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Laser nanocoating technology modifies surfaces of heat-sensitive materials

An advanced ultra-short pulsed laser deposition (USPLD) nanocoating technology that can modify the surface properties of medical devices without changing the underlying material properties and biomechanical functionality has been awarded its 18th patent. Seven of those patents for Picodeon's Coldab US PLD technology came in 2013, with 60 more pending. The most recent, Patent No. 8,486,073, focuses on the technology, processes, and products.

PlasticsToday Staff

August 14, 2013

2 Min Read
Laser nanocoating technology modifies surfaces of heat-sensitive materials

An advanced ultra-short pulsed laser deposition (USPLD) nanocoating technology that can modify the surface properties of medical devices without changing the underlying material properties and biomechanical functionality has been awarded its 18th patent. Seven of those patents for Picodeon's Coldab US PLD technology came in 2013, with 60 more pending. The most recent, Patent No. 8,486,073, focuses on the technology, processes, and products.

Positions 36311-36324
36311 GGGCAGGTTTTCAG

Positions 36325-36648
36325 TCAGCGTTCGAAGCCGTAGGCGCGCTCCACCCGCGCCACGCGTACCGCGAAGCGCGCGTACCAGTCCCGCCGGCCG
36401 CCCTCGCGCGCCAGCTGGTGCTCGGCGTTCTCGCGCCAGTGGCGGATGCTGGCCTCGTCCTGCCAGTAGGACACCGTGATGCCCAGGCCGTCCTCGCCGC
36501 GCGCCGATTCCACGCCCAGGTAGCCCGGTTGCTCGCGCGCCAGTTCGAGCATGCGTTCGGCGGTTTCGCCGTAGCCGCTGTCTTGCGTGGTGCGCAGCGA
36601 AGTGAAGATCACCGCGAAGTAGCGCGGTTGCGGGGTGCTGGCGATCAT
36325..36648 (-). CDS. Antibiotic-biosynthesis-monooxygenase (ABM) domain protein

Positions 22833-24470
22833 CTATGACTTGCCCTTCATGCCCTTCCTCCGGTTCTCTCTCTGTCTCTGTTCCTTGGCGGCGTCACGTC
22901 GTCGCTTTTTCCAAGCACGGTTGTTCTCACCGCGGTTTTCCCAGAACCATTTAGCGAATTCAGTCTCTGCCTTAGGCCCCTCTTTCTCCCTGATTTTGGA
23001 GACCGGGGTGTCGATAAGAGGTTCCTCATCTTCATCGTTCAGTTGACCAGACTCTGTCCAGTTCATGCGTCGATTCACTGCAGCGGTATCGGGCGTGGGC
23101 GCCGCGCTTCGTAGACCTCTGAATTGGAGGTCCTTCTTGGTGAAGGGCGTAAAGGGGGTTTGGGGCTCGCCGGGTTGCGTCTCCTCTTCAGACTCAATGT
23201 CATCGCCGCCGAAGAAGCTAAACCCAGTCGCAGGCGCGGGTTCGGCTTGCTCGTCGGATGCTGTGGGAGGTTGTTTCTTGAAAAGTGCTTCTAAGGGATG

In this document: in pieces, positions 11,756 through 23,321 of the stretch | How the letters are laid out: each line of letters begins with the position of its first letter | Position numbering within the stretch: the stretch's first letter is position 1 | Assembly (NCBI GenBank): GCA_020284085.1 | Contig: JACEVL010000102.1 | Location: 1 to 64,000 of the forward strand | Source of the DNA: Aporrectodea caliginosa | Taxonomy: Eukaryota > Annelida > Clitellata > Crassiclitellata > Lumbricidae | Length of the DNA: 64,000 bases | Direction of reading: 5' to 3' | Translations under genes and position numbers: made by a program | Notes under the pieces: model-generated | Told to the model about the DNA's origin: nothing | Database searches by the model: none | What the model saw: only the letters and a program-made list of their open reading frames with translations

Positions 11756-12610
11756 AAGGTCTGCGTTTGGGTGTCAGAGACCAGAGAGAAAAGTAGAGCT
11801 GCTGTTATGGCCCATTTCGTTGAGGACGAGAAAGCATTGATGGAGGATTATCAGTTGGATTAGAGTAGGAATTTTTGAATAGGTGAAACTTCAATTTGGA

Key to Coldab and its applicability to plastics: the coating technology enables clean and particle-free deposition on heat-sensitive substrate materials, such as plastics and even paper, allowing them to be coated at low temperatures.Picodeon-DLCcoatingonSiwafer_resized.JPG

Picodeon US PLDA

A Picodeon spokesperson told PlasticsToday that the US PLD technology could be applied for molds and mold components, including in release coatings and for wear and corrosion resistance.

In terms of plastics applications, US PLD technology has successfully been used with PMMA, polycarbonate, polyimide, PDMS, and PTFE as a coating material, according to the spokesperson.

By focusing the energy of a picosecond laser pulse to a single spot on the target, there is little or no heat transfer to the rest of the target material. Taking place inside a vacuum chamber with tightly focused high-power laser pulses, the thin-film deposition process vaporizes material via laser-ablation, forming a plasma plume that condenses on the substrate to create a thin film.

Potential medical applications include:

  • Orthopedic implants

  • Tooth implants

  • Stents

  • Surgical instruments

  • Orthodontic appliance

  • Dental instruments

  • Cell culture petri disc

Coating materials include:

  • Nicanite brand carbon nitride and composites (CN-Si) from Finnish firm Carbodeon

  • DLC (diamond like carbon)

  • TiN

  • TiO2

In August, Picodeon received a €5 million investment by Enso Ventures Ltd., in addition to starting a new project funded by the Finnish Funding Agency for Technology and Innovation, valued at more than €1 million. Picodeon is investing nearly €2 million in the development of new automated thin-film coating equipment which it expects to be up and running by January 2014.

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